The U.S. Supreme Court has ruled unanimously against a group that sued Wal-Mart over alleged sex discrimination in matters of pay and promotion in the name of up to 1.5 million women who worked there and at Sam’s Club since 1998. Monday’s decision reversed a California U.S. Court of Appeals decision.

The new ruling — which saved the giant retailer from potentially billions of dollars in damages — means that the lawsuit cannot proceed under class-action status and that each of the women involved must pursue their own claims. In being unable to sue as a unified bloc, complainants are likely to have a much more difficult time making their cases. The decision is expected to set a precedent that could have a dampening effect on similar class-action lawsuits. –ARK

The New York Times:

The lawsuit sought back pay that could have amounted to billions of dollars. But the Supreme Court, in a decision that was unanimous on this point, said the plaintiffs’ lawyers had improperly sued under a part of the class action rules that was not primarily concerned with monetary claims.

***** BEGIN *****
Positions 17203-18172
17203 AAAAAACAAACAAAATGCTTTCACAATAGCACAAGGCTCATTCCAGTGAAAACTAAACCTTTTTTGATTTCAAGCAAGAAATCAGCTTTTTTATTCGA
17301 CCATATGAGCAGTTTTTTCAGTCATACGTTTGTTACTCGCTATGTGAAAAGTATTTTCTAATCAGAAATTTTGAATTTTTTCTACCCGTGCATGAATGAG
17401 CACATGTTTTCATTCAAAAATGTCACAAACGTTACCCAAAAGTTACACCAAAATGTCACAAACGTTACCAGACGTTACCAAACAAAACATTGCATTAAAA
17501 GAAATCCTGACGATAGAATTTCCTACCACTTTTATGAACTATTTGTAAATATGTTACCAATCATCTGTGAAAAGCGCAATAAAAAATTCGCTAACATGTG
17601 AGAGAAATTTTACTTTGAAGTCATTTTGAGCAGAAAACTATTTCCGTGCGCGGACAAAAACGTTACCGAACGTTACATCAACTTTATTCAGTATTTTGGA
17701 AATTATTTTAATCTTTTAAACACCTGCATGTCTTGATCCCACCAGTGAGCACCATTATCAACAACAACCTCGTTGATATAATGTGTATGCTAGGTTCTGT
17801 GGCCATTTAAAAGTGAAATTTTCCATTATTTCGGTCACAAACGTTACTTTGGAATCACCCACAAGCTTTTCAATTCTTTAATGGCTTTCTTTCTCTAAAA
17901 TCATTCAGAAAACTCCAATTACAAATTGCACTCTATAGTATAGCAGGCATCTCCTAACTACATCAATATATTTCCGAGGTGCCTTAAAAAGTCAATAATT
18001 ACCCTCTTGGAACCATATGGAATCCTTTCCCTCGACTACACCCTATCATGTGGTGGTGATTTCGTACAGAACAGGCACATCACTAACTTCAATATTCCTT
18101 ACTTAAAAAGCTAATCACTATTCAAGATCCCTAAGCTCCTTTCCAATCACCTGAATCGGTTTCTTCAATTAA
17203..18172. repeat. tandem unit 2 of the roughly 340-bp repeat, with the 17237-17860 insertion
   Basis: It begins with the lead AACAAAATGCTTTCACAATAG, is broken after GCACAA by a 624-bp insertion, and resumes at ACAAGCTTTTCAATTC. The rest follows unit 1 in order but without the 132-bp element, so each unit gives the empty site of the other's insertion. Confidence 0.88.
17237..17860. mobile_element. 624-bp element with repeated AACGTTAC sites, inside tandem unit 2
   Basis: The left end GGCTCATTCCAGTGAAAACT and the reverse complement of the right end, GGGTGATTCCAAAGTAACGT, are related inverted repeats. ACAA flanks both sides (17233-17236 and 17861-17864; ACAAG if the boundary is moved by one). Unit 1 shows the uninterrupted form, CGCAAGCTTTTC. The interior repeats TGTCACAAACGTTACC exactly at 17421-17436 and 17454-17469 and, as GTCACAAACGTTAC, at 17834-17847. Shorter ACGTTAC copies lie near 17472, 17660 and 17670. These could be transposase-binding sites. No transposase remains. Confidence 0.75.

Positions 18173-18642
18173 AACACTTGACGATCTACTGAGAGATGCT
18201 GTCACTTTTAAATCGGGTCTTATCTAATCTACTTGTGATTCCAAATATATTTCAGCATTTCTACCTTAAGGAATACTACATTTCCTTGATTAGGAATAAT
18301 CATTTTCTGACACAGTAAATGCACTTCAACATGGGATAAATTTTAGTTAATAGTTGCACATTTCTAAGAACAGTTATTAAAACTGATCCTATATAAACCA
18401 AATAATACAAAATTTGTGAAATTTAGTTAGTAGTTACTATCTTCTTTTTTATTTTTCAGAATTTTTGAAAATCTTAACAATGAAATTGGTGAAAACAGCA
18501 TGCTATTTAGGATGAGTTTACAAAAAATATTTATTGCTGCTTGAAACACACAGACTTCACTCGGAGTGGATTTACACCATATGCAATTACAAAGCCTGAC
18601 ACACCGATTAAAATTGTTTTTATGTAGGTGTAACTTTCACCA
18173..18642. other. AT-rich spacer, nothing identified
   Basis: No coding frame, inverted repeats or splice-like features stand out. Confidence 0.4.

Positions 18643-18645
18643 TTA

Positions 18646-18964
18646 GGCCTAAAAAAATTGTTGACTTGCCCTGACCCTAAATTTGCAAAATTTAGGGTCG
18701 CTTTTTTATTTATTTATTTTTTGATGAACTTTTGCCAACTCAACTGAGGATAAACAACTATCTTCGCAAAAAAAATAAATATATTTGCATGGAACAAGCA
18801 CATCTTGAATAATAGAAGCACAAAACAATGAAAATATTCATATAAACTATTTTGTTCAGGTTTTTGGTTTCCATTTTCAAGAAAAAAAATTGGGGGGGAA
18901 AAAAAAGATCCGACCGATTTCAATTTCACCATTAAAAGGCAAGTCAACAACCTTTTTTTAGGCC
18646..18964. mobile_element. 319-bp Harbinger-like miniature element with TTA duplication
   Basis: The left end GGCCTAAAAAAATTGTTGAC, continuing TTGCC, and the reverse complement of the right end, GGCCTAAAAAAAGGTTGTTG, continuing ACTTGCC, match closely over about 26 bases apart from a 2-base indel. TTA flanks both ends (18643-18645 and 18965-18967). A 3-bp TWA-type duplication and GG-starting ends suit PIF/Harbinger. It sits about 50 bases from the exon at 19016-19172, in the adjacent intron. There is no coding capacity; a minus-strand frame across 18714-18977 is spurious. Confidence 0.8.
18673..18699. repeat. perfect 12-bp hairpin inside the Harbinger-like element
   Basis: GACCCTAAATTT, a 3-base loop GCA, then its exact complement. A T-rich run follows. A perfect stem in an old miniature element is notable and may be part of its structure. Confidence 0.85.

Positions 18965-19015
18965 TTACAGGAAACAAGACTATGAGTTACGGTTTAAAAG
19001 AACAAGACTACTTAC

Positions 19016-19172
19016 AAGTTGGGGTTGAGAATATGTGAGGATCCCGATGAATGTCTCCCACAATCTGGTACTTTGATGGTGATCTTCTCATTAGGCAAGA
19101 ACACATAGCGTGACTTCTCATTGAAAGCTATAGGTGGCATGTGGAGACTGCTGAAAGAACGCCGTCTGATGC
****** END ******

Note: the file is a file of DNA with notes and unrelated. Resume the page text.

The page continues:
The court did not decide whether Wal-Mart had in fact discriminated against the women, only that they could not proceed as a class. The court’s decision on that issue will almost certainly affect all sorts of other class-action suits, including ones asserting antitrust, securities and product liability violations.

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